How to Defend Against Statutory Rape Charges

judge and gavel

Not all states handle sex crime allegations like statutory rape in the same way. While federal laws do not explicitly address statutory rape, each state has its own laws and punishments for the crime as well. Understanding these laws is crucial to building a winning defense against your charges, and the Law Offices of Daniel J Miller is here to help you do exactly that.

Common defenses against statutory rape include:

  • Consenting age
  • Requirement of force
  • “Romeo and Juliet” laws

If you have been charged with statutory rape in Virginia Beach, contact our criminal defense lawyers at the Law Offices of Daniel J Miller. We are ready to defend you.

Consenting Age

It is important to understand the consenting age for the state you are bring tried in. Generally, the legal age of consent is 18, but it can range from 16 to 18 depending on the state.

The offense is generally considered “strict liability”, meaning it did not matter if you believed that the minor was old enough to consent, or told you they were old enough to consent. However, some states now allow you to make the case that you believed, or were informed by the minor, that the minor was of a consenting age. This is not allowed in every state, and is not usable if the minor is unmistakably young, or under the age of 14.

Requirement of Force

Statutory rape is act of sexual intercourse with a minor. Unlike other types of rape or sexual crimes, statutory rape occurs when the minor seemingly consents to sex with the older individual. However, do to the minor’s age, they are unable to legally consent. Therefore, there is no requirement of force. The lack of force, and given “consent”, may often classify the case under a “Romeo and Juliet” law, depending on the state you are being charged in, and both participants’ ages.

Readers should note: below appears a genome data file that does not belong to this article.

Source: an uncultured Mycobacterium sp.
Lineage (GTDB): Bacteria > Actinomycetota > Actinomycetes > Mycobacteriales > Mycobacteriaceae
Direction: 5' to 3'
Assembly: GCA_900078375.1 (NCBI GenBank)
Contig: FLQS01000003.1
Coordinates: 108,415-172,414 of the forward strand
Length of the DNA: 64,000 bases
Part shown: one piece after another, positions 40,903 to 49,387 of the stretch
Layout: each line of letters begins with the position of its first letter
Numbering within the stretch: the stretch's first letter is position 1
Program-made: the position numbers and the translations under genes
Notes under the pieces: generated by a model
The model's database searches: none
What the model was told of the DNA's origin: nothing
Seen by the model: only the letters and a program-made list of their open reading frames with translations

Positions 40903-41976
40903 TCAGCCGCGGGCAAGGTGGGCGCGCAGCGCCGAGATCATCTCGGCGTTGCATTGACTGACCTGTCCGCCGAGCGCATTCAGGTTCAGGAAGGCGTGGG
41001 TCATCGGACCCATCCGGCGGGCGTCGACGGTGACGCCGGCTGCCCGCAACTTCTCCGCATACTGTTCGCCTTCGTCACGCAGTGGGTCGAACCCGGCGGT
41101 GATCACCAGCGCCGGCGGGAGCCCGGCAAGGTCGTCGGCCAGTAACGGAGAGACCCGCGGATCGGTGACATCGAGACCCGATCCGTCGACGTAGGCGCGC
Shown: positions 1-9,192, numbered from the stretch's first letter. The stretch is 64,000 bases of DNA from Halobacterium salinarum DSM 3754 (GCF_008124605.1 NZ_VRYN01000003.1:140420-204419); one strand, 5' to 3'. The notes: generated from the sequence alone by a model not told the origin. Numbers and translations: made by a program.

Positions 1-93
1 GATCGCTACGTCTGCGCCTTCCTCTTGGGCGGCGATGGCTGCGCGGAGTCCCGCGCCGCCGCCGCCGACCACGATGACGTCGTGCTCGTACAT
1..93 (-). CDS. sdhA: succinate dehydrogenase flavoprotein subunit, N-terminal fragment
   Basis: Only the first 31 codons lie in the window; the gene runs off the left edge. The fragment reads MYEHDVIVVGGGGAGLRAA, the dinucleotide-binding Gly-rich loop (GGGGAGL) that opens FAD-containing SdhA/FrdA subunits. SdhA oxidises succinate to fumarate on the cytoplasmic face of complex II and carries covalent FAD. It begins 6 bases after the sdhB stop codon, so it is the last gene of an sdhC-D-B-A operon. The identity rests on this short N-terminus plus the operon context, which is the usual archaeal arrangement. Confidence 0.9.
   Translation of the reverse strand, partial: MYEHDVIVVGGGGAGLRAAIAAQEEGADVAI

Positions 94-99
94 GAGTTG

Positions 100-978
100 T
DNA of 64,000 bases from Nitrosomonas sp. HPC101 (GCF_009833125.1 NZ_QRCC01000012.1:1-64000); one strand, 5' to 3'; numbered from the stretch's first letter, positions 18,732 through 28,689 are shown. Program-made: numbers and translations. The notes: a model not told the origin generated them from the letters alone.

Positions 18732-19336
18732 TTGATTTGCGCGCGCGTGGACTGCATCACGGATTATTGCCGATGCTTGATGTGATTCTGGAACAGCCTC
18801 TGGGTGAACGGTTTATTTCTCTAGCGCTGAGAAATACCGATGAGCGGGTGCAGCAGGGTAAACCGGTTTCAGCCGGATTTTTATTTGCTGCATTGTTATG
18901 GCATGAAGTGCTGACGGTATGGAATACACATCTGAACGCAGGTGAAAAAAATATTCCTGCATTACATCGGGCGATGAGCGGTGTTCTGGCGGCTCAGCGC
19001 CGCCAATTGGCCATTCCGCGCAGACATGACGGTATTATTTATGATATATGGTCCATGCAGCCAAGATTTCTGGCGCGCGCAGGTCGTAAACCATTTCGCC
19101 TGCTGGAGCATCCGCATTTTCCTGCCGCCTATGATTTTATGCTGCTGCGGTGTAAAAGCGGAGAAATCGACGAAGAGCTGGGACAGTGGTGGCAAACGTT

“Romeo and Juliet” Laws

In the instance in which both participants are under the age of consent, or there is a small age difference between the offender and the minor, the crime is considered a “Romeo and Juliet” case. Some states have created a law that designates a different treatment for this case comparted to that of a typical statutory rape case.

Each “Romeo and Juliet” law varies on the state. Some states shift the level of offense from a felony to a misdemeanor. Others reduce the punishment to a probation, or a fine. The state may also decide not to list you as a registered sex offender. The treatments of this particular type of statutory rape vary from state to state, and may not be applicable in the state you are being tried in.

If you have been charged with statutory rape, contact our attorneys at (757) 267-4949. The Law Offices of Daniel J Miller are available 24/7.

Defense Against Statutory Rape Charges

The Commonwealth has the burden of proving that the victim was unable to communicate an unwillingness to have sex beyond a reasonable doubt. Often times they succeed in obtaining convictions on the complainant’s uncorroborated claim by piecing together a case through circumstantial evidence. Proving this to be a false narrative can be a difficult task. It requires hours of research and preparation and in some instances may require the involvement of toxicologists, canvassing for eyewitnesses who may have had contact with the victim before the encounter, bar tabs, and video surveillance.

With 25 years of criminal defense experience, our attorneys know how to work with you, and build a solid defense against statutory rape charges. Our professional and dedicated lawyers have represented men and women from these charges, and have even gotten cases dismissed or acquitted.

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